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The Molecular Biology and Biochemistry of Fruit Ripening - Product Image

The Molecular Biology and Biochemistry of Fruit Ripening

  • ID: 2330647
  • May 2013
  • 226 Pages
  • John Wiley and Sons Ltd

A comprehensive and mechanistic perspective on fruit ripening, emphasizing commonalities and differences between fruit groups and ripening processes.

Fruits are an essential part of the human diet and contain important phytochemicals that provide protection against heart disease and cancers. Fruit ripening is of importance for human health and for industry-based strategies to harness natural variation, or genetic modification, for crop improvement.

This book covers recent advances in the field of plant genomics and how these discoveries can be exploited to understand evolutionary processes and the complex network of hormonal and genetic control of ripening. The book explains the physiochemical and molecular changes in fruit that impact its quality, and recent developments in understanding of the genetic, molecular and biochemical basis for colour, flavour and texture. It is a valuable resource for plant and crop researchers and professionals, agricultural engineers, horticulturists, and food scientists.

Summary:

- Reviews the physiochemical and molecular changes in fruit which impact flavour, texture, and colour
- Covers recent advances in genomics on the genetic, molecular, and biochemical basis of fruit quality
- Integrates information on both hormonal and genetic control of ripening
- Relevant for basic researchers and applied scientists

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List of Contributors ix

Preface xi

Chapter 1 Biochemistry of Fruit Ripening 1
Sonia Osorio and Alisdair R. Fernie

Introduction 1

Central Carbon Metabolism 4

Ethylene in Ripening 7

Polyamines 9

Volatiles 10

Cell Wall Metabolism 11

Concluding Remarks 13

References 13

Chapter 2 Fruit—An Angiosperm Innovation 21
Sandra Knapp and Amy Litt

Introduction 21

Fruit in the Fossil Record 30

Fruit Variation and Angiosperm Phylogeny 32

Fruit Development 33

Fruit as a Driver of Angiosperm Diversity 36

Acknowledgments 38

References 38

Chapter 3 Ethylene and the Control of Fruit Ripening 43
Don Grierson

Introduction 43

Ethylene and Climacteric and Nonclimacteric Fruits 46

A Molecular Explanation for System-1 and System-2 Ethylene 48

Ethylene and Ripening Gene Networks in Flower and Fruit Development 53

Ethylene Perception and Signaling 54

Ethylene Response Factors 60

Ethylene and Ripening Gene Expression 60

Conclusions 67

Acknowledgments 68

References 68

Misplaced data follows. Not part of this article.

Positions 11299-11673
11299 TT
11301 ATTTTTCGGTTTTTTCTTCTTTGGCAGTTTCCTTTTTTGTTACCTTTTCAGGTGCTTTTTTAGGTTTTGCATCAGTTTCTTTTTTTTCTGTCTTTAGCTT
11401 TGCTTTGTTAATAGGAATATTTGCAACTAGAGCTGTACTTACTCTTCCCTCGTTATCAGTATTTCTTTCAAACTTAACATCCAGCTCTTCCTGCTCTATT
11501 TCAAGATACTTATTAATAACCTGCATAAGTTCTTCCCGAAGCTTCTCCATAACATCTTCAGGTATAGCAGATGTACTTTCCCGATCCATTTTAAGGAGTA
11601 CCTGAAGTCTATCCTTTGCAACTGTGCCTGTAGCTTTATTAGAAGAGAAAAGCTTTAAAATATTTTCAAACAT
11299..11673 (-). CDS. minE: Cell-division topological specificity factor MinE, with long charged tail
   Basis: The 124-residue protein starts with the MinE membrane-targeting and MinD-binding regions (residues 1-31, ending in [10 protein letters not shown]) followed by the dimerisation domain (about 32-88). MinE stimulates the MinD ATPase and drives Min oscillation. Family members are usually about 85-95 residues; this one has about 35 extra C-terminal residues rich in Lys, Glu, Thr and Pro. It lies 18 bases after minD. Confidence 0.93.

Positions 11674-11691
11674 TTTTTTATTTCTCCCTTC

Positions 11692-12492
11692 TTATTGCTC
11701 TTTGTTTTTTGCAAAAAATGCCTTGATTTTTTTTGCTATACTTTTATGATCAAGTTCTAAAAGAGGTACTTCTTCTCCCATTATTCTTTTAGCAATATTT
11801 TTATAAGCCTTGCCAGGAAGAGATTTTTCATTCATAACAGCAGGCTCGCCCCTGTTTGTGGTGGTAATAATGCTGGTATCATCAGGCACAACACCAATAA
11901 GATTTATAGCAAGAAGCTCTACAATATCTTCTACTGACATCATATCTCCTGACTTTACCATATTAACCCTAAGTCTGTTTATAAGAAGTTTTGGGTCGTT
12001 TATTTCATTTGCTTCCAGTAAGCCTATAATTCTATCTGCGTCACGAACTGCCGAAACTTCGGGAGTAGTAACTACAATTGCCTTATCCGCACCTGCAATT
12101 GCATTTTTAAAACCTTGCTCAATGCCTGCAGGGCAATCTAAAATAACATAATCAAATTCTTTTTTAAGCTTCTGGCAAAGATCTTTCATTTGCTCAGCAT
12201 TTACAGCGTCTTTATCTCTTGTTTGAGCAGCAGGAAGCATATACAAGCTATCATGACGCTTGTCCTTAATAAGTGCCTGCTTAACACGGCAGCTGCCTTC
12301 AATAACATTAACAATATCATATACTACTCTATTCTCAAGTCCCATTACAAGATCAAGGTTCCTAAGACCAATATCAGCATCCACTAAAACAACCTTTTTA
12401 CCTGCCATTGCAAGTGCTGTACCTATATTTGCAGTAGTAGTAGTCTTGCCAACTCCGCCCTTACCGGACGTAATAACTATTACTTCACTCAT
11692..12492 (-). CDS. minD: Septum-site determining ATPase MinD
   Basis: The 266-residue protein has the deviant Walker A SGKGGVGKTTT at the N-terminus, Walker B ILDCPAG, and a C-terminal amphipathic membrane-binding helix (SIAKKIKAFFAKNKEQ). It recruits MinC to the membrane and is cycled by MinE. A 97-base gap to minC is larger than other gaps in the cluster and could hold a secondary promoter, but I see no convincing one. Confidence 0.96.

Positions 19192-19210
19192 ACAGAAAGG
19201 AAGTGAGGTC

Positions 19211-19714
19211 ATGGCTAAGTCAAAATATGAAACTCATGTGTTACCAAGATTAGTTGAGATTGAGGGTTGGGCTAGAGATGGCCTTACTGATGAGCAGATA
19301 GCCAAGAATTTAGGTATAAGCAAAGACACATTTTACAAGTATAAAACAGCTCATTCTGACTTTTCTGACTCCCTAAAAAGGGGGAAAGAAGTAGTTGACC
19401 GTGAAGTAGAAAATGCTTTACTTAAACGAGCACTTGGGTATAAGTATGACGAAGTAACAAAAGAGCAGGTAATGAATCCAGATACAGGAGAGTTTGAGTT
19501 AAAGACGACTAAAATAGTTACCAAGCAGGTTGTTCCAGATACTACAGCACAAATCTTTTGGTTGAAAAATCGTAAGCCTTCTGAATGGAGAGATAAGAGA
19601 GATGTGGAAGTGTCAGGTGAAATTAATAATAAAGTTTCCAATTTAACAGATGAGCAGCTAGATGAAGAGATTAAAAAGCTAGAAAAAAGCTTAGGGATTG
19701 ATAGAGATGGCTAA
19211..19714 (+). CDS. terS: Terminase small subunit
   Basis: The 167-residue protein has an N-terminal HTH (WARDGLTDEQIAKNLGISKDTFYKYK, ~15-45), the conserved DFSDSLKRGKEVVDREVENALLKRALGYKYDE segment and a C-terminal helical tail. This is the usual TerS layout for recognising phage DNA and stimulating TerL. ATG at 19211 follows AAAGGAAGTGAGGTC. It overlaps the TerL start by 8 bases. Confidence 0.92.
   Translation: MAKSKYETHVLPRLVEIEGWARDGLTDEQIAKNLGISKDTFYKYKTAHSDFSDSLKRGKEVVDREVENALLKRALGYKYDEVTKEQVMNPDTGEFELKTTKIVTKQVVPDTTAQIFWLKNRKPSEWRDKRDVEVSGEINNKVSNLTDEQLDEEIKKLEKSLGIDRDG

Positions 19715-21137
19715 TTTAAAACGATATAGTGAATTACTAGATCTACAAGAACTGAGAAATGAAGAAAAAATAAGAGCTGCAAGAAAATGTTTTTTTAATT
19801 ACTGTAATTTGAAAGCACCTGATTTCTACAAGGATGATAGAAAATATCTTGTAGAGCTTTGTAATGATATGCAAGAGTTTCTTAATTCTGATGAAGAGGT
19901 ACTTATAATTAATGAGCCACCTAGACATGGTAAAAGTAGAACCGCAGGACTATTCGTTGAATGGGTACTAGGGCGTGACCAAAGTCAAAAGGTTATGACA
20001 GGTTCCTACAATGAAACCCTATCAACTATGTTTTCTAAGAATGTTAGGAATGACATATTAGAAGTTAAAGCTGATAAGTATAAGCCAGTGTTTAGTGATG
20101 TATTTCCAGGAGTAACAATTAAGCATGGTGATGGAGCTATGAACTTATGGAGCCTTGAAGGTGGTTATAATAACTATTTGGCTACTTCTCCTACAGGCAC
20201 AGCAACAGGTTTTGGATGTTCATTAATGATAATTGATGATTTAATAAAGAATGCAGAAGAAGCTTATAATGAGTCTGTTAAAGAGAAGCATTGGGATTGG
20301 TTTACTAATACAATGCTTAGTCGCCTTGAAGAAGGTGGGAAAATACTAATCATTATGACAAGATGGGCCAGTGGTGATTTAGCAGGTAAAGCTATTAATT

Chapter 4 Carotenoid Biosynthesis and Chlorophyll Degradation 75
Peter M. Bramley

Introduction 75

Distribution of Carotenoids and Chlorophylls in Fruit 75

Chlorophyll Degradation and Recycling 78

Carotenoids and Carotenoid Metabolites 82

Future Perspectives 100

Acknowledgments 102

Bibliography 102

Chapter 5 Phenylpropanoid Metabolism and Biosynthesis of Anthocyanins 117
Laura Jaakola

Introduction 117

Cinnamic Acids 119

Monolignols, Lignans, and Lignin 120

Coumarins 120

Stilbenoids 122

Flavonoids 122

Engineering Elevated Levels of Flavonoids and Other Phenylpropanoids 128

Conclusion 129

References 129

Chapter 6 Biosynthesis of Volatile Compounds 135
Antonio Granell and Jos´e Luis Rambla

Introduction 135

Metabolic Pathways 136

Identification of Quantitative Trait Loci for Volatiles 152

Metabolic Engineering of the Fruit Volatile Pathways 153

Future Perspectives 154

References 155

Chapter 7 Cell Wall Architecture and Metabolism in Ripening Fruit and the Complex Relationship with Softening 163
Eliel Ruiz-May and Jocelyn K.C. Rose

Introduction 163

Building Blocks of Fruit Cell Walls 164

The Architecture of Fruit Cell Walls 168

Cell Wall Dynamics in Ripening Fruit 171

The Cuticular Cell Wall and Fruit Softening 177

Summary 179

Acknowledgments 180

References 180

Chapter 8 Regulatory Networks Controlling Ripening 189
Betsy Ampopho, Natalie Chapman, Graham B. Seymour, and James J. Giovannoni

Hormonal Control 189

Genetic Networks 191

Epigenetic Regulation 200

References 201

Index 207

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Graham B. Seymour is Professor of Plant Biotechnology and Head of the Plant and Crop Science Division at The University of Nottingham, UK.

Mervin Poole is Section Manager at Campden BRI - the UK's largest independent membership-based organization carrying out research and development for the food and drinks industry worldwide.

James J. Giovannoni is a Research Molecular Biologist for the United States Department of Agriculture,  Professor at the Boyce Thompson Institute for Plant Research and Adjunct Professor of Plant Biology at Cornell University, USA.

Gregory A. Tucker is Professor of Plant Biochemistry and Associate Dean (Science) at The University of Nottingham, UK.

Note: Product cover images may vary from those shown
Note: Product cover images may vary from those shown

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